Duchy Originals Future Farming Programme
Tom MacMillan, the Soil Association’s Head of Innovation has written a blog for the UK research councils’ Food Security website where he profiles the Association’s Duchy Originals Future Farming Programme, which it is running in partnership with the Organic Research Centre and supported by the Prince of Wales’s Charitable Foundation.
The Duchy Originals Future Farming programme has been set up to support innovation in sustainable agriculture. Its goal is to enable British farmers to identify and adopt practices that improve their productivity in an environmentally responsible way. The programme will involve farmers across the country in developing innovative techniques aimed at improving yields and nutritional performance in organic and low-input agriculture. At the heart of this activity will be a network of on-farm events called Field Labs (analogous to the Farmer Field School concept), led by farmers and growers, where they can share their know-how, design field experiments and pinpoint practical challenges. These will shape the priorities for a new research fund, which will target key barriers to sustainable farming and food systems. The programme will focus on ecological farming, especially approaches that reduce farmers’ reliance on external inputs. However, while it is particularly relevant to organic producers, the programme is open to all.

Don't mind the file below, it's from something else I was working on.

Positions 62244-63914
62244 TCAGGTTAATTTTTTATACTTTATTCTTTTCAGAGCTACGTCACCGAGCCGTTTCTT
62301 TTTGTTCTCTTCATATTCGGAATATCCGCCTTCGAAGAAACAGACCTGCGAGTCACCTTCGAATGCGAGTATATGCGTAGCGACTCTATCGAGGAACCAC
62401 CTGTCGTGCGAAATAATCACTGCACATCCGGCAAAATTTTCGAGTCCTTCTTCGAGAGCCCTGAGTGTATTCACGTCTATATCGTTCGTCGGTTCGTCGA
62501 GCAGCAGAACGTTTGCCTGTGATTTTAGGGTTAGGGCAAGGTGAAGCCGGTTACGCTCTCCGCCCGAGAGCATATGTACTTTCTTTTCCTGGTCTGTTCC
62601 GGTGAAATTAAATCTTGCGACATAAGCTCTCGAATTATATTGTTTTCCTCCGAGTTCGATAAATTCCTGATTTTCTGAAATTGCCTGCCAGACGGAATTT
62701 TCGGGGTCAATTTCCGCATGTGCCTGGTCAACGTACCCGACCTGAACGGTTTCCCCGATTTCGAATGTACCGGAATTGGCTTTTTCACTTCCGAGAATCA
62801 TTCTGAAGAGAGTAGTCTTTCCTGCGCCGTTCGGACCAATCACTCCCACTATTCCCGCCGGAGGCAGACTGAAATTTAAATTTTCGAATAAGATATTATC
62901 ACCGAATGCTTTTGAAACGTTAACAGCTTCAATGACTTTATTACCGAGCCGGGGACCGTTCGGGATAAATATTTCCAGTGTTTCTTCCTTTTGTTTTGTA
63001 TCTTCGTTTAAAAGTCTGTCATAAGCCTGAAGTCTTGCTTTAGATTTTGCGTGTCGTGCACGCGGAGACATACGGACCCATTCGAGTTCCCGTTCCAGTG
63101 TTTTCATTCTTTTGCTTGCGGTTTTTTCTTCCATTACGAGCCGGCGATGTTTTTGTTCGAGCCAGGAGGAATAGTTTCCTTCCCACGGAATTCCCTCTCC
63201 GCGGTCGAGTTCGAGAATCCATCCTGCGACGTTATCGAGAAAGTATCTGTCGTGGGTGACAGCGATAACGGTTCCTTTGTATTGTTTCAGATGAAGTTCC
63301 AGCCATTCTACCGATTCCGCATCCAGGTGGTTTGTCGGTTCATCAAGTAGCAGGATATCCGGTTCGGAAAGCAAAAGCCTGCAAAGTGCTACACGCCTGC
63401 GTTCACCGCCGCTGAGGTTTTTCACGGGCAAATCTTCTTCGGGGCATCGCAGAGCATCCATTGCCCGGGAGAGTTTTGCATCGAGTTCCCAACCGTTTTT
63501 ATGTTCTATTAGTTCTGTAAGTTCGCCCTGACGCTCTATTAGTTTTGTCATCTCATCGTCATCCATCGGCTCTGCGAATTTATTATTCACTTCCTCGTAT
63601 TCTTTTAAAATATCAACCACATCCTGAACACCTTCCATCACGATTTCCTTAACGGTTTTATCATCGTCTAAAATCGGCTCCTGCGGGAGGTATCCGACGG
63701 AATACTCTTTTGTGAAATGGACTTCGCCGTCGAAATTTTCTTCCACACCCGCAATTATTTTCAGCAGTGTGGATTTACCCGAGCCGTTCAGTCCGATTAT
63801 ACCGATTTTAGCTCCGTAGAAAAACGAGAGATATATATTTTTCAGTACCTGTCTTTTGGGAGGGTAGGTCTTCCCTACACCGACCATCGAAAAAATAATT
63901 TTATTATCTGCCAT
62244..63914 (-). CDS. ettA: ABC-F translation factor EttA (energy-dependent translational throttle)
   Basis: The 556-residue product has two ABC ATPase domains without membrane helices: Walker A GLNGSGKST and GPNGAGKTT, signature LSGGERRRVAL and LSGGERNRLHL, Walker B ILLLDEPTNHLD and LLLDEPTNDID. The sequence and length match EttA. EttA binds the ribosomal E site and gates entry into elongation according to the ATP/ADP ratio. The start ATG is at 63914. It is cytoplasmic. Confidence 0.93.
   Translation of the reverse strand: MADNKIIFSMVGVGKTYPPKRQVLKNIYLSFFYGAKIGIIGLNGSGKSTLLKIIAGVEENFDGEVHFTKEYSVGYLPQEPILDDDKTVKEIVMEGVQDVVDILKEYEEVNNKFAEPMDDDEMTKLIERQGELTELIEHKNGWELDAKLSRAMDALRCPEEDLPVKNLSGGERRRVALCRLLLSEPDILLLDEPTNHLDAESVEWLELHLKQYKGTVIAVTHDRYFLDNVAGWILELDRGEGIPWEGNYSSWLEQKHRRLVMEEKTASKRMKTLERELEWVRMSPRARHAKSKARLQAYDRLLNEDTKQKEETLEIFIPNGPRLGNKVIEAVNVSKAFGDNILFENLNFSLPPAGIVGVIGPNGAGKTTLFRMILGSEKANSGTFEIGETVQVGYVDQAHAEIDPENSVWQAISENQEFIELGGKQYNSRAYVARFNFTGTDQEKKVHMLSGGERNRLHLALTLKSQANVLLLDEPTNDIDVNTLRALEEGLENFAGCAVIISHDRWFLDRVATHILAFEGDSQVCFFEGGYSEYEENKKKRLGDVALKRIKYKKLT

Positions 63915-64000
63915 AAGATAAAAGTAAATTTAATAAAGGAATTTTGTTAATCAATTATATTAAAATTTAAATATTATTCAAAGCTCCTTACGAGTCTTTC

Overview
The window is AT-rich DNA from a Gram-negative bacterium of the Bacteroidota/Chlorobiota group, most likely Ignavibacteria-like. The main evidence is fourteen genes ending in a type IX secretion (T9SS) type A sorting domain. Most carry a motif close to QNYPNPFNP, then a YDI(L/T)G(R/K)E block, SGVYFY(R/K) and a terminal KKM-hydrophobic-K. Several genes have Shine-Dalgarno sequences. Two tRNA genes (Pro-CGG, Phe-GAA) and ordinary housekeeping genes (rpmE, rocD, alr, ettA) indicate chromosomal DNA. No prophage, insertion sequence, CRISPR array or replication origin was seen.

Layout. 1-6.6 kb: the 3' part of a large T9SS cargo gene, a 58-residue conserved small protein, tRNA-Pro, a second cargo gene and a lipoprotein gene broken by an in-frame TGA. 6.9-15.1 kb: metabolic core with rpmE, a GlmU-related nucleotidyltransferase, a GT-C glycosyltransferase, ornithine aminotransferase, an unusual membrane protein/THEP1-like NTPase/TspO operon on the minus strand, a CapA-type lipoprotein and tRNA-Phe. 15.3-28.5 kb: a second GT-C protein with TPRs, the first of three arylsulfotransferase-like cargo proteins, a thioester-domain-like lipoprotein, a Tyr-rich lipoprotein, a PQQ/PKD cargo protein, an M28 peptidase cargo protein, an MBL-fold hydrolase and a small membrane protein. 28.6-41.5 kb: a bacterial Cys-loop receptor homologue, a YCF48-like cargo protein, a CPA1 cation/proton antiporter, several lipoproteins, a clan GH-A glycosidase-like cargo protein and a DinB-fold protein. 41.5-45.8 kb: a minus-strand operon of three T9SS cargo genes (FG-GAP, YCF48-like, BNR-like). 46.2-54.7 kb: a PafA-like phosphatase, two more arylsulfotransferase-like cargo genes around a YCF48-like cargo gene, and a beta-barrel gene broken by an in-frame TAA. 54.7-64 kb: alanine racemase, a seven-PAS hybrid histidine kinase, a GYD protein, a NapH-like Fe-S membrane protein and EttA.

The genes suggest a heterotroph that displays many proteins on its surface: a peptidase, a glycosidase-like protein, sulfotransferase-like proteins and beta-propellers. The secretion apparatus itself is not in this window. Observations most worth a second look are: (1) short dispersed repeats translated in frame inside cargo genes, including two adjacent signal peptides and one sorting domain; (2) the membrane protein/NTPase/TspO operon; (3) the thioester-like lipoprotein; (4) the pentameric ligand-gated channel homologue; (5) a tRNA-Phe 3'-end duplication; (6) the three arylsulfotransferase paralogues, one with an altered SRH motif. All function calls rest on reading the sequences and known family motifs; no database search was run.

The Programme will also be inviting researchers to submit proposals eligible for up to £25,000 per project, aimed at addressing problems that producers have specifically said they want tackled, that can be addressed in partnership with farmers and that can be worked up into larger research projects. The first round has now closed but there will be others in due course.
Europe is the world's second-smallest continent by surface area, covering just over 10 million square kilometres or 6.8% of the global land area, but it is the third-most populous continent after Asia and Africa, with a population of around 740 million people or about 11% of the world's population. Its climate is heavily affected by warm Atlantic currents that temper winters and summers on much of the continent. In the European Union, farmers represent only 4.7% of the working population, yet manage nearly half of its land area.